Please call us for the latest information regarding Birth Certificates for Minors travelling abroad.
DEPARTURE / RE-ENTRY REGULATIONS
SA citizens travelling overseas must use their SA passport for departing from and returning to South Africa.
Foreign passport holders must prove their residency status on returning to South Africa.
Foreigners exempt from re-entry requirements irrespective of their nationality in terms of section 11 (5) of the Aliens Control are:
- Holders of a valid Immigration permit
- Holders of valid study, work seekers and work permits
- Aliens who are exempt from Section 23Aof the Aliens Control Act, 1991 (Act 96 of 1991)
|Info supplied by Dept of Home Affairs ( www.home-affairs.gov.za)|
|Cape Town Home Affairs – (0800 601 190)|
Economy-class passengers are allowed one bag plus one slimline laptop bag. Business/ first-class passengers are allowed two bags plus one slimline laptop bag. Handbags are considered part of a female’s wardrobe and not as hand luggage. No bag should exceed 56cm x 36cm x 23cm (total dimensions of 115cm) or weigh more than 7kg per bag. Bag weight may vary according to airline specifications.
COMING THROUGH CUSTOMS
Only if you have no more than the duty free customs allowance, no goods for commercial purposes, no
prohibited or restricted goods and no goods on behalf of others.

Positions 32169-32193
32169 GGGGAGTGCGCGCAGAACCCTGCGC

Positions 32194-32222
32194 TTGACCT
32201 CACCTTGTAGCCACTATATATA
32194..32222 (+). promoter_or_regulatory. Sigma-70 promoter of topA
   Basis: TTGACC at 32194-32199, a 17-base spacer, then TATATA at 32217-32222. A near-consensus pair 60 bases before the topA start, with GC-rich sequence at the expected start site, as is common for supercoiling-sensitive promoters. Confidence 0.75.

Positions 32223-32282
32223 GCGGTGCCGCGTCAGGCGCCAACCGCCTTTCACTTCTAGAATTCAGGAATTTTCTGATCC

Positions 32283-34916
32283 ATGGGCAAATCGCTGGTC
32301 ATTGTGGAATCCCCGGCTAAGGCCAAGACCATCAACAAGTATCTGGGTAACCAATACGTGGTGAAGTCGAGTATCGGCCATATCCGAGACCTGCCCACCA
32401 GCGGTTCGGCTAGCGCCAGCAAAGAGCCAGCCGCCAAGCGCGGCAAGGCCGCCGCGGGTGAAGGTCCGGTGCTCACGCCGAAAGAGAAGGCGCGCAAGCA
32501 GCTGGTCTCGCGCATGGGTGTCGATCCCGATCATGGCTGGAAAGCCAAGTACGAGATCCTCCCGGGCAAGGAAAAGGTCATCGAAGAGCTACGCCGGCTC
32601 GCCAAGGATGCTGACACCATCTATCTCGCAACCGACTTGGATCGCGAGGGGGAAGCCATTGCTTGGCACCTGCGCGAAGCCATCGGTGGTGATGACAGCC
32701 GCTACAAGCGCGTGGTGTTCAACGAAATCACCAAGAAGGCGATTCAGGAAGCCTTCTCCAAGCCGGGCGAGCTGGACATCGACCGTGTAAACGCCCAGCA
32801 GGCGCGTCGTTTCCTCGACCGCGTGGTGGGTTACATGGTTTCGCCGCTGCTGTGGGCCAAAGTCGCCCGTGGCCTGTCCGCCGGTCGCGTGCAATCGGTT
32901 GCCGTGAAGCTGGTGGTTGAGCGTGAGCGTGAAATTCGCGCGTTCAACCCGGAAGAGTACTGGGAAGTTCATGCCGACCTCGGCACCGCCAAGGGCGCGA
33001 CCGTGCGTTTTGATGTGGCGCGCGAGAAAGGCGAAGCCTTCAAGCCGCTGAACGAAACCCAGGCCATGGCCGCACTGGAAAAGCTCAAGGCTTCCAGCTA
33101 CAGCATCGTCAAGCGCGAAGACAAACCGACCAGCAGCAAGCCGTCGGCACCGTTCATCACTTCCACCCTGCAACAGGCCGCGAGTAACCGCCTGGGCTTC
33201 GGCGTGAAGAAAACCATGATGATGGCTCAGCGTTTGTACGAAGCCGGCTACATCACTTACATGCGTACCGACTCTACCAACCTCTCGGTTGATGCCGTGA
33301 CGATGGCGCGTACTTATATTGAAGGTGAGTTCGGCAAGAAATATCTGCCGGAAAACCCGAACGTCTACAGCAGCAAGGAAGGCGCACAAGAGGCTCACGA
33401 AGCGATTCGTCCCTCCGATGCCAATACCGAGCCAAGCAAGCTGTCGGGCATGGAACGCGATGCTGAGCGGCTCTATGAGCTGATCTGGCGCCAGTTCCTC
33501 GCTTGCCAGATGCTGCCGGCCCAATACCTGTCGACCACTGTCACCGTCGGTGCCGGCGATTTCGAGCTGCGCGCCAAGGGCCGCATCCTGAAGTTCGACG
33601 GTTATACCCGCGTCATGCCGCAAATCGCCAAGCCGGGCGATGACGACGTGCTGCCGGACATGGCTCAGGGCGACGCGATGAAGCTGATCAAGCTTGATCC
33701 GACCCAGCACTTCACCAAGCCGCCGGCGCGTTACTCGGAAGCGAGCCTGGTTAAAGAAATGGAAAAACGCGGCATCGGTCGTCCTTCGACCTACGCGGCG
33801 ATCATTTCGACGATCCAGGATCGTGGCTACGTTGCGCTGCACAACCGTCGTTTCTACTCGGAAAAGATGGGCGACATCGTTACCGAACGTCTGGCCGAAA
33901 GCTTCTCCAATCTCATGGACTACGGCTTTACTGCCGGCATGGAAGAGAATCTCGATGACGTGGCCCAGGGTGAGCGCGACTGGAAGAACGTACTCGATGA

Ensure that certain identification items such as jewellery, cameras, watches, etc are registered at customs on your
departure for re-importation.
SA Bank notes in excess of R25 000 or $10,000 must be declared, unless you are in possession of the necessary permit.
CUSTOM & EXCISE:
JOHANNESBURG (011) 255 9001
CAPETOWN (021) 413 5000
DURBAN (031) 367 6100
PRETORIA (012) 422 4000
Information correct as at 1st August, 2019.
NO MEAT AND ANIMAL PRODUCTS TO BE CARRIED INTO BRITAIN:The British government has introduced a media campaign informing visitors that it is no longer legal to bring meat and animal products into the UK. People caught with biltong, dry wors, dried fish, milk, honey or any such foodstuff will have their goods confiscated and be kept waiting while the origin of the produce is investigated. Passengers could also possibly be fined up to R14 000 or be liable for prosecution. All meat products are banned, including vacuum-sealed goods.